"I've come into this and don't really know where I'm sitting at the moment and it's been hard getting sick because I know I've had a really good prep but it is what it is.

"There's nothing I can change about what she's doing, it's all about what I can do better and I know I can go that 58.2 and I'd love to go a PB and it will be a really exciting race tomorrow."


epa06107501 Emily Seebohm of Australia starts the women's 100-meter backstroke semifinal at the 17th FINA World Championships 2017 in Budapest, Hungary, 24 July 2017.  EPA/Tibor Illyes  HUNGARY OUT
Emily Seebohm of Australia starts the women's 100m backstroke semi-final. Tibor Illyes

Seebohm is competing at her sixth world championships and has never finished out of the top four in this event and she believes that experience is one of the weapons can use in the final

"It's something that I've done 100 times before and nothing really phases me," she said.

Her fellow world champion and boyfriend Mitch Larkin also put himself in the medal hunt on Monday night, qualifying sixth fastest for Tuesday night's men's 100m backstroke final in his fastest time of the year, 53.19sec.

China's Xu Jiayu will take some beating after qualifying fastest in 52.44sec, half a second in front of Olympic champion Ryan Murphy (52.95sec).

"I would have liked to sneak under 53 but I was much better tonight, much sharper and I think with another 24 hours rest, fingers crossed, sharper again," Larkin said.

"Xu is a very skilful man and he's in good shape for a good swim tomorrow night but in this field you've got (former Olympic champion) Matt Grevers, you've got Murphy, there's plenty of people in there who are good enough to win it."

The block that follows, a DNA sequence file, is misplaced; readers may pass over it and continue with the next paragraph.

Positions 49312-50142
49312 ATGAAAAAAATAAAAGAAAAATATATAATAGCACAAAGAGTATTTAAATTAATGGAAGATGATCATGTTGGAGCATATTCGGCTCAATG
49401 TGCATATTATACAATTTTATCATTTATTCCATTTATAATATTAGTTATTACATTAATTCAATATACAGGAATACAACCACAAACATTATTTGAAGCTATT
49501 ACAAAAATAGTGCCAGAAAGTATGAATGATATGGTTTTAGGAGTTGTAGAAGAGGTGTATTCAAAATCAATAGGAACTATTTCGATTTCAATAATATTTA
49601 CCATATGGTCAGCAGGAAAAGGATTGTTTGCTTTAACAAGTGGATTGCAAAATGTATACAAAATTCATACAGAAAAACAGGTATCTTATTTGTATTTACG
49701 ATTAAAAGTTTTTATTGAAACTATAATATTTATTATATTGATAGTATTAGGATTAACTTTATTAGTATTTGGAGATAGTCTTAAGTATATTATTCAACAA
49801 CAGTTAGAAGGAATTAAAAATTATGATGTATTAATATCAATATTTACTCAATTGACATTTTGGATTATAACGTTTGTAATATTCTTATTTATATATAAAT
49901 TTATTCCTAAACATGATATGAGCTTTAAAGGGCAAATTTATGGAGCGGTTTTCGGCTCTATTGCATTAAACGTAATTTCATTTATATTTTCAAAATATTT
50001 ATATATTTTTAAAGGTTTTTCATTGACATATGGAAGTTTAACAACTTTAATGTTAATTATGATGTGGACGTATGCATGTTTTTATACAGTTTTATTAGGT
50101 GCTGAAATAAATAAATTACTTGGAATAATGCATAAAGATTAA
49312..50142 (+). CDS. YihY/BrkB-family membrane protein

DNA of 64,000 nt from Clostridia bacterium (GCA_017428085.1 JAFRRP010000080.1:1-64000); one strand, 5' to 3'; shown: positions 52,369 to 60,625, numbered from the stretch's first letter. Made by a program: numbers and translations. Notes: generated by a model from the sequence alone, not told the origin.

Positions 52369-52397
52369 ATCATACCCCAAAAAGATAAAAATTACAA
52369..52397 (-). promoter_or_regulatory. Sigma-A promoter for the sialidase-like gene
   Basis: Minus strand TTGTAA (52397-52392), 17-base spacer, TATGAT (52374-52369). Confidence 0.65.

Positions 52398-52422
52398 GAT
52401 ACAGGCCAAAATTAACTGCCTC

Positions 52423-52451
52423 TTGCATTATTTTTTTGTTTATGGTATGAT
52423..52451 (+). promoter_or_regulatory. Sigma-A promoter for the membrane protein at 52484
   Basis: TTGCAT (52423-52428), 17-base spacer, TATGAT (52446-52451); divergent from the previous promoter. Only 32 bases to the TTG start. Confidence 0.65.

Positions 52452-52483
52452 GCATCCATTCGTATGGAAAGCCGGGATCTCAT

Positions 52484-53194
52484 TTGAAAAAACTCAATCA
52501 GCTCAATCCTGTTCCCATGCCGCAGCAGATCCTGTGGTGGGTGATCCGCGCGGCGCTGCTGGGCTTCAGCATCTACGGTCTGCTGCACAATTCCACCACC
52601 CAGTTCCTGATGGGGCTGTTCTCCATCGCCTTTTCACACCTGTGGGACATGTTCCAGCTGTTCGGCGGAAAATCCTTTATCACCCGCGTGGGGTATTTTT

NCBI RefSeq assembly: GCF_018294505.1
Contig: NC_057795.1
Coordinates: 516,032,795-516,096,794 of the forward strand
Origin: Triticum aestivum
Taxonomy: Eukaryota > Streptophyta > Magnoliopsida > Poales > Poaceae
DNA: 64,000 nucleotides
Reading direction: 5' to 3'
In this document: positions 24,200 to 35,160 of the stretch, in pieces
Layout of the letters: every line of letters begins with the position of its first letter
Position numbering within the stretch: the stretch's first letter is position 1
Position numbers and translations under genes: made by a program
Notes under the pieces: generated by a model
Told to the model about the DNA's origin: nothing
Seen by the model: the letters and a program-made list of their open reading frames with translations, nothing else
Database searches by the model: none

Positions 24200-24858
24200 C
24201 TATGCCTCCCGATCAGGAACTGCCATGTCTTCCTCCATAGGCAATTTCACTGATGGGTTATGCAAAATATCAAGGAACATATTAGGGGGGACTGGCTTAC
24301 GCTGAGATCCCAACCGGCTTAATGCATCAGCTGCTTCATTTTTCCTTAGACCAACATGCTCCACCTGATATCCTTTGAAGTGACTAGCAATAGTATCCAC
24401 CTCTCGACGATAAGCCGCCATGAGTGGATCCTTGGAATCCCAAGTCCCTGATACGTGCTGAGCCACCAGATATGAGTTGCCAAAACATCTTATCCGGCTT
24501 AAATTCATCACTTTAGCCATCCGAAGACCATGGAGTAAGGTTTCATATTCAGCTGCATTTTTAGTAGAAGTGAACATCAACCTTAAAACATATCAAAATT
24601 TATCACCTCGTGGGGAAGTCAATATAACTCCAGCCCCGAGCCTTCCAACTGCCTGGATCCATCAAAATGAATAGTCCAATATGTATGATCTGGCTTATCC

Larkin has lowered his expectations for this meet after taking a long post-Olympic break, then switching coaches.

Olympic 400m freestyle champion Mack Horton set a personal best time but fell short of qualifying for the 200m freestyle final, with the 11th fastest time in the semi-finals (1:46.81).


Britain's Duncan Scott checks his time after a men's 200-meter freestyle semifinal during the swimming competitions of the World Aquatics Championships in Budapest, Hungary, Monday, July 24, 2017. (AP Photo/Darko Bandic)
Britain's Duncan Scott checks his time after a men's 200m freestyle semi-final. Darko Bandic

British pair Duncan Scott (1:45.16) and defending champion James Guy (1:45.18) set the pace ahead of Olympic champion Sun Yang (1:45.24).

Horton was keen to see what he could do in his first international 200m race but the 21-year-old Victorian said his inexperience with the event cost him in the semi-finals.

"I got caught up in a bit of wash and I've never dealt with wash in my life before so I was like 'what is this?', so it was just a bit of a battle getting through that," he said.

"I've never raced a 200 internationally at this sort of level so there's a lot I can learn from this."

Earlier, in the 100m breaststroke, Olympic champion Adam Peaty won his fourth global title in three years, in what could be the most dominant performance of the championships.

He was more than a second clear of the field when he stopped the clock in 57.47sec, just 0.34 sec outside of the world record he set in Rio.

The 22-year-old Englishman is shaping as one of the stars of the Gold Coast Commonwealth Games next April.

It was an outstanding night for the British team as Ben Proud claimed its second gold medal in an upset in the 50m butterfly.